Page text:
So what is a High Tea?
High Tea means different things to different people. The origins of Afternoon Tea show clearly this was the preserve of the rich in the 19th century. For workers in the newly industrialised Britain of the time ‘tea’ had to wait until after work and be substantially more than just tea and cakes. Workers needed sustenance after a day of hard labour, so the after work meal was more often hot and filling and accompanied by a pot of good, strong tea to revive flagging spirits.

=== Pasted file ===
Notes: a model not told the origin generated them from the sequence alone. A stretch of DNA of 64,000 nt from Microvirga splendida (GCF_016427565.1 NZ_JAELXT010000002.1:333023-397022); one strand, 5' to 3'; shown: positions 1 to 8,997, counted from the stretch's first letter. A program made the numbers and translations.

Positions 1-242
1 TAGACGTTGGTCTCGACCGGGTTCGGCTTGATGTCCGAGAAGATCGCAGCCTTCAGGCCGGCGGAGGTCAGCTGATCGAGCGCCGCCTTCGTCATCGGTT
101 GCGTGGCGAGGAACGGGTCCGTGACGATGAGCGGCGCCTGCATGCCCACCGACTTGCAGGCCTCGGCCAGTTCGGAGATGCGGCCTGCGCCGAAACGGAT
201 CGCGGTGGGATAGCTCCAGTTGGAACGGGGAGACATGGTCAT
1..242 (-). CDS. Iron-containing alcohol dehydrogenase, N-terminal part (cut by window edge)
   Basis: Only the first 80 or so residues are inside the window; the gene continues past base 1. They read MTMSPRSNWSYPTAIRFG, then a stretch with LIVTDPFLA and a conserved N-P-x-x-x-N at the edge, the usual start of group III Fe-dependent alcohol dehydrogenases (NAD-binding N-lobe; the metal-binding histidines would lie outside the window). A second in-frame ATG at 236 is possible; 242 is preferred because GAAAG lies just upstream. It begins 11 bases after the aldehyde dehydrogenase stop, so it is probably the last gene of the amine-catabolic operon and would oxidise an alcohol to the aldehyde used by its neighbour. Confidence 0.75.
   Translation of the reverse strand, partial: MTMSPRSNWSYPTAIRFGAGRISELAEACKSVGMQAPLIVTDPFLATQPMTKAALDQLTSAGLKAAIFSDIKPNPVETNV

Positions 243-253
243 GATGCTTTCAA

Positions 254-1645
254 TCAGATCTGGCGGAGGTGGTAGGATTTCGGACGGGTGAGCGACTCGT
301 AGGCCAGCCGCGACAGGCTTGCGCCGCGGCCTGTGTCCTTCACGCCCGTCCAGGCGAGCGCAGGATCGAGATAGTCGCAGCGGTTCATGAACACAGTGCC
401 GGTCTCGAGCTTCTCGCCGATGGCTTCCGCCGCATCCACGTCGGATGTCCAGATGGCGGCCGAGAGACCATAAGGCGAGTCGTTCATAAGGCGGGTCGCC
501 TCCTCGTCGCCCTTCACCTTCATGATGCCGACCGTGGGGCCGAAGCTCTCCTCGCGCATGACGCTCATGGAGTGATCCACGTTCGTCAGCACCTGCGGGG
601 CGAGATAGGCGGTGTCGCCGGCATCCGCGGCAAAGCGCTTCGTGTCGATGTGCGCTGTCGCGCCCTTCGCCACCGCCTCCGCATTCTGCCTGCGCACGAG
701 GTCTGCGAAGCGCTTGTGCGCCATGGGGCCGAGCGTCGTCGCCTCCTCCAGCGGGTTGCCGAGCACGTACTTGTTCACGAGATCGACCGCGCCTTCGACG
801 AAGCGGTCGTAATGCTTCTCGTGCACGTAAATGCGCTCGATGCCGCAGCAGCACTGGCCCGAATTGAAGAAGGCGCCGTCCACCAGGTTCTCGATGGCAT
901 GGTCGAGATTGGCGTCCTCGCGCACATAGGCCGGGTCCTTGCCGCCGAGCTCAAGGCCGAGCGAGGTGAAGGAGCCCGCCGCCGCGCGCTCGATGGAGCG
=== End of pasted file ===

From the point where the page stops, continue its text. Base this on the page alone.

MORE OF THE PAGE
The addition of High is believed to differentiate between the Afternoon Tea served on low, comfortable, parlour chairs or relaxing in the garden and the worker’s High Tea served at the table and seated on high back dining chairs.
Today, the evening meal in working class households is still often called ‘Tea’ but as working patterns have changed yet again, many households now refer to the evening meal as supper.